Is Discipleship the Totality of All Your Church Does in Ministry?

Eric Geiger continues his 2013 Discipleship Interview Series with Trevin Wax below. Trevin serves as the managing editor of The Gospel Project and is a prolific blogger.

Discipleship is such a broad term, often a junk-drawer term that has been used to describe many things. How do you define it?

For a lot of church leaders, discipleship is the follow-up to evangelism. That is, evangelism is entering into the church through faith in the gospel, and then discipleship takes you to the next level. Biblically, I don’t think we can separate the two. Discipleship in the Scriptures is about learning to follow Jesus in light of who He is and what He has done, and then making other disciples who follow Jesus as well. We’re not just called to be “disciples,” but to be “disciple-making disciples.”

There are elements of discipleship that need to be stressed today, as they were stressed in Jesus’ teaching. For example, in many of His parables, the portrait of a disciple is one who joyfully renounces some of the most precious things in this world for the sake of the kingdom – a treasure more precious than anything else. There’s a picture of joyful sacrifice at the heart of discipleship.

We also see a number of examples in the Gospels where discipleship could be defined as “knowing what time it is.” In other words, living on earth as citizens of heaven, looking at the world in light of the coming Day of Judgment and bringing our lives in line with that reality.

How do you articulate the holy tension in God’s role in transformation and the believer’s role?

I don’t believe we should look at transformation as if it were a “tension.” Rather, God is working in us and through us to accomplish His good purposes for us and for the world. It’s not “Let go, and let God,” because the Bible clearly teaches we are to put forth effort in our spiritual growth. And yet, the message isn’t “Just try harder” either, because the Bible clearly teaches that our efforts are Spirit-driven. I think we get off track in this area when we make conceive of Christian obedience more in terms of “life for God” than in terms of “life with God.” Put another way, it’s our life with God that undergirds and empowers anything we do for God. Obedience takes place within the context of relationship.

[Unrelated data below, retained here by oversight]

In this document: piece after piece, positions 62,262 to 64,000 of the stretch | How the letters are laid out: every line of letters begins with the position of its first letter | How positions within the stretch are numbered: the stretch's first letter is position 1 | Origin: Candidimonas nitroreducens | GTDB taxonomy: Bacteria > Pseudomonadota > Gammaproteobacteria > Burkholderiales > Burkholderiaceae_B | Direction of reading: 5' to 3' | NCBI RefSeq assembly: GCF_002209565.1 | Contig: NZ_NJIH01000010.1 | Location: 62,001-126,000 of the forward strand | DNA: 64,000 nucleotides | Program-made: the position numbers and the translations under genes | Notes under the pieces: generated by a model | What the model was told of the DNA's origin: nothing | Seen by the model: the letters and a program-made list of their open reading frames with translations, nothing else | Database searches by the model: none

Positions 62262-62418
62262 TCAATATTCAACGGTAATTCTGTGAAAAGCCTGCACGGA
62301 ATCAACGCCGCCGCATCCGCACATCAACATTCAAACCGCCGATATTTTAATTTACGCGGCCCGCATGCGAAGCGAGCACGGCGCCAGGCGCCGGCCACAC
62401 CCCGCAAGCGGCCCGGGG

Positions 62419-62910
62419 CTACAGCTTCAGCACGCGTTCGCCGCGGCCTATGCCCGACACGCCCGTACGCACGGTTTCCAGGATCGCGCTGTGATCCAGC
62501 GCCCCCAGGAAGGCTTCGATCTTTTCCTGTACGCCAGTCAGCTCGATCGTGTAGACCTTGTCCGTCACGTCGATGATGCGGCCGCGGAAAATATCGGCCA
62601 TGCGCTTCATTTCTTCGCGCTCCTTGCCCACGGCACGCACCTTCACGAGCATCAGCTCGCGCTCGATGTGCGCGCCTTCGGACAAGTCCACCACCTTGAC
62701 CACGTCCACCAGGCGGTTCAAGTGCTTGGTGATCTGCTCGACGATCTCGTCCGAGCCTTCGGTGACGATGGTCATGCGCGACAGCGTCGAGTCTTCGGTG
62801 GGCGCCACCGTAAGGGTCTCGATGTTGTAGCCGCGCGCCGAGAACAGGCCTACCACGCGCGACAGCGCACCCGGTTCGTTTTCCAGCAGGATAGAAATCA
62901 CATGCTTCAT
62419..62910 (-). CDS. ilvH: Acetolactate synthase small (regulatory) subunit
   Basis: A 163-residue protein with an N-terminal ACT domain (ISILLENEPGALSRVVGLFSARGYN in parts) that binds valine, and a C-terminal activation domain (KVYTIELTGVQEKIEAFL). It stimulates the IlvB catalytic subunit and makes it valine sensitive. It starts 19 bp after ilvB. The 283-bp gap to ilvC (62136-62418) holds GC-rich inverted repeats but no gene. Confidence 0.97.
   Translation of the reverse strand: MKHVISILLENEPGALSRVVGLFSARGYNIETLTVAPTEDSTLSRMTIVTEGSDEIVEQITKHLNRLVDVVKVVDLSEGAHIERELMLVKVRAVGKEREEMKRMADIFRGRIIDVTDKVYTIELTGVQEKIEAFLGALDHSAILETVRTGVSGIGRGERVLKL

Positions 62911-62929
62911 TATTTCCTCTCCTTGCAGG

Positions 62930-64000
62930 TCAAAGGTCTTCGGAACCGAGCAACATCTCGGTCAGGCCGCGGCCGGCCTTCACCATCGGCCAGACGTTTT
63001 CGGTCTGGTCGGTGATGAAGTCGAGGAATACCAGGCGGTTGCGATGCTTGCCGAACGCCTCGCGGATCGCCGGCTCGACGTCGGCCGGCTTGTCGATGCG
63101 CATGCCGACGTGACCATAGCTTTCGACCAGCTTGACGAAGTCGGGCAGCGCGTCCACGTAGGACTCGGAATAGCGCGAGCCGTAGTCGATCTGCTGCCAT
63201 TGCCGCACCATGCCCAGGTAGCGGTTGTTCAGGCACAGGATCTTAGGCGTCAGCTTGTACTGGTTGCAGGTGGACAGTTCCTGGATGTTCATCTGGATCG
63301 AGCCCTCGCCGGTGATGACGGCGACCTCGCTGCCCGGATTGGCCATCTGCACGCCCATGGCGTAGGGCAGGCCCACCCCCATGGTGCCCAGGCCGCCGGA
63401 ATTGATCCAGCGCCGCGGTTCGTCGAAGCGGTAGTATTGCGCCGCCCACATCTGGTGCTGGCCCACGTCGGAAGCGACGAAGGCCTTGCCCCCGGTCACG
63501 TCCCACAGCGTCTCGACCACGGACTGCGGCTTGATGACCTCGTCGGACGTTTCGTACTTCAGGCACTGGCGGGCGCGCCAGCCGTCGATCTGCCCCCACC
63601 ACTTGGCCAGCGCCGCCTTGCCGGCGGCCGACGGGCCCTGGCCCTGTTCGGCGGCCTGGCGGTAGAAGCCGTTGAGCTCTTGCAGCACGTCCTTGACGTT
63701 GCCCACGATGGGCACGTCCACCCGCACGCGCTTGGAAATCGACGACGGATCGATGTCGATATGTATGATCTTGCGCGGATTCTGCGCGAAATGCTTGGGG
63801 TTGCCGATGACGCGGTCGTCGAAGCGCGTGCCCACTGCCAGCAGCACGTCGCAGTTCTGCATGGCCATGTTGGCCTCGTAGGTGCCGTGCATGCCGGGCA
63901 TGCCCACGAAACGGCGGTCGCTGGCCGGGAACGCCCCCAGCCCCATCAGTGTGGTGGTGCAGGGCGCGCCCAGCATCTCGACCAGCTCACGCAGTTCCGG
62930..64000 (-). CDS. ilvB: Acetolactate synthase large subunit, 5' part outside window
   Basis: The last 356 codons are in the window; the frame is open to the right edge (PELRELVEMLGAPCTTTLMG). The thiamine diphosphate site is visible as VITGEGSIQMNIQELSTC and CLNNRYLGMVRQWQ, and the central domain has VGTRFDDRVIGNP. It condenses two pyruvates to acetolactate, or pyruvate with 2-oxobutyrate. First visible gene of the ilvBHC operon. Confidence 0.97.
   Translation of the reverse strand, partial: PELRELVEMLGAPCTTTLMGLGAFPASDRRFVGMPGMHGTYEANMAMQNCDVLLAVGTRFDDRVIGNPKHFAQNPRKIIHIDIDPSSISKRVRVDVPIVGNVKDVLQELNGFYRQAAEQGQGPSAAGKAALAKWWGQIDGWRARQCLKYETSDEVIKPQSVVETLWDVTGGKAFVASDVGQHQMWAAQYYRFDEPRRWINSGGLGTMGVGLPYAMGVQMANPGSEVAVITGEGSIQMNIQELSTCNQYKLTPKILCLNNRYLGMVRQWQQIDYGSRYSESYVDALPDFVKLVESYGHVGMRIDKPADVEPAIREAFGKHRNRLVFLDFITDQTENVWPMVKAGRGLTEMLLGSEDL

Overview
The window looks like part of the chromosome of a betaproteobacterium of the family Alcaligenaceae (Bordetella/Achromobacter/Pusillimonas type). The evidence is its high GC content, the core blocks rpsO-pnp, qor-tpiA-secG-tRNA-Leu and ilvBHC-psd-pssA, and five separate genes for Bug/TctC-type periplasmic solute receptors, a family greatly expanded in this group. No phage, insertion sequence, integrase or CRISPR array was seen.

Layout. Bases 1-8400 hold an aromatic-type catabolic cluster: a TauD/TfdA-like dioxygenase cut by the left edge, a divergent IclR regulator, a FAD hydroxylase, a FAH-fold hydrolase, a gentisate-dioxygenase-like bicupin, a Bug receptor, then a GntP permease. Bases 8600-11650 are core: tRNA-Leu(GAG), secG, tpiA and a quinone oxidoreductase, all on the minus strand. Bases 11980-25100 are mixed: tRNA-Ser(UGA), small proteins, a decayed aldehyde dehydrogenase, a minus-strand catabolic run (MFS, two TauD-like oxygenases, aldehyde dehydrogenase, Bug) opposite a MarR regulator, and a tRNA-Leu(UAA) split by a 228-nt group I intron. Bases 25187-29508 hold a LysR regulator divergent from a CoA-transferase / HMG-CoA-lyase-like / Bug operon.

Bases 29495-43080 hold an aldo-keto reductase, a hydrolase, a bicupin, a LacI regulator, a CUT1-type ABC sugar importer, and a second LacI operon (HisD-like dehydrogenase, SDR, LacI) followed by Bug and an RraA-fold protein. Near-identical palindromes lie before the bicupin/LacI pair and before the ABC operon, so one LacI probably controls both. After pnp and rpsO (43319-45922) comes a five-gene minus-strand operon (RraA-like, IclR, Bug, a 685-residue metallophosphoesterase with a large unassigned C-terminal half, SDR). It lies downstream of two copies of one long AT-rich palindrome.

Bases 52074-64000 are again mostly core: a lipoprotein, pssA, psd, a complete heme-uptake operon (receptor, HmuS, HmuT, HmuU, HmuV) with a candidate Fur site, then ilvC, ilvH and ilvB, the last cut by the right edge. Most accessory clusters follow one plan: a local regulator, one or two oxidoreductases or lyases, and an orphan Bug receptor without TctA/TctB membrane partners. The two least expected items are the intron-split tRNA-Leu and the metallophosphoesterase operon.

Do you see distinction between personal discipleship (a believer on his own) and corporate discipleship (a believer does in the community)?

I wouldn’t call it a distinction, but different elements of the same thing. We tend to stress personal discipleship today – the image of a Christian on their knees in private prayer or reading the Bible quietly in the morning. Private prayer and Bible reading are important elements to our growth, of course, but let’s not underestimate the power of growth within the Christian community. Loving one another. bearing with one another. Forgiving one another. Serving one another. Witnessing with one another to the lost. Singing together. Etc. There are many “one-another” passages in the Bible. Growing spiritually means fulfilling those passages. Without the Christian community, how are we able to obey King Jesus in this area?

In your mind, is discipleship one aspect of church ministry or the totality of all a church does?

It is the totality of all a church does. The formation of disciple-making disciples should be at the heart of everything we do. Discipleship is not implementing a program, but imitating the Savior who empowers us by His Spirit to engage others with the gospel.

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Eric Geiger

Eric Geiger serves as the Vice President of the Church Resource Division at LifeWay Christian Resources. Eric received his doctorate in leadership and church ministry from Southern Seminary. He is also a teaching pastor and a frequent speaker and consultant on church mission and strategy. Eric authored or co-authored several books including the best selling church leadership book, Simple Church. Eric is married to Kaye, and they have two daughters: Eden and Evie. During his free time, Eric enjoys dating his wife, playing with his daughters, and shooting basketball.

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What happens when u dont have a meeting place any more. And u was forced out because the buliding wasnt available any more.
— Debra
If someone wants entertainment they're going to the wrong place. Church is not a place for entertainment...or in my opinion a barrage of coffee and donuts. Why are churches today bringing the world INTO them? Then there's the thing with children...age appropriate??? These little guys can pick stuff up in service. Besides Jesus said Suffer little children, and forbid them not, to come unto me: for of such is the kingdom of heaven. Mt. 19:14.
— Laurie
I love the intentionality here as well as the challenge to look at the data. That's missing so many times. I would like to offer a contrarian's take. Church members and regular attenders have so many ways to get information: Announcements, bulletins, social channels, relationships, and email being among the options. But brand new people are likely going to check out the website and that's it. It might be wiser for churches with limited time and resources to focus their website almost exclusively to guests. This group of people isn't looking for a calendar of events but wants to know about regular programs. They probably aren't interested in watching all of the messages but instead may want to preview one of the services. For the times we need church members to go to websites (sign up for camp, join a group, etc), we're probably better off designing and promoting a specific page rather than cluttering up the homepage.
— Michael Lukaszewski (@mlukaszewski)

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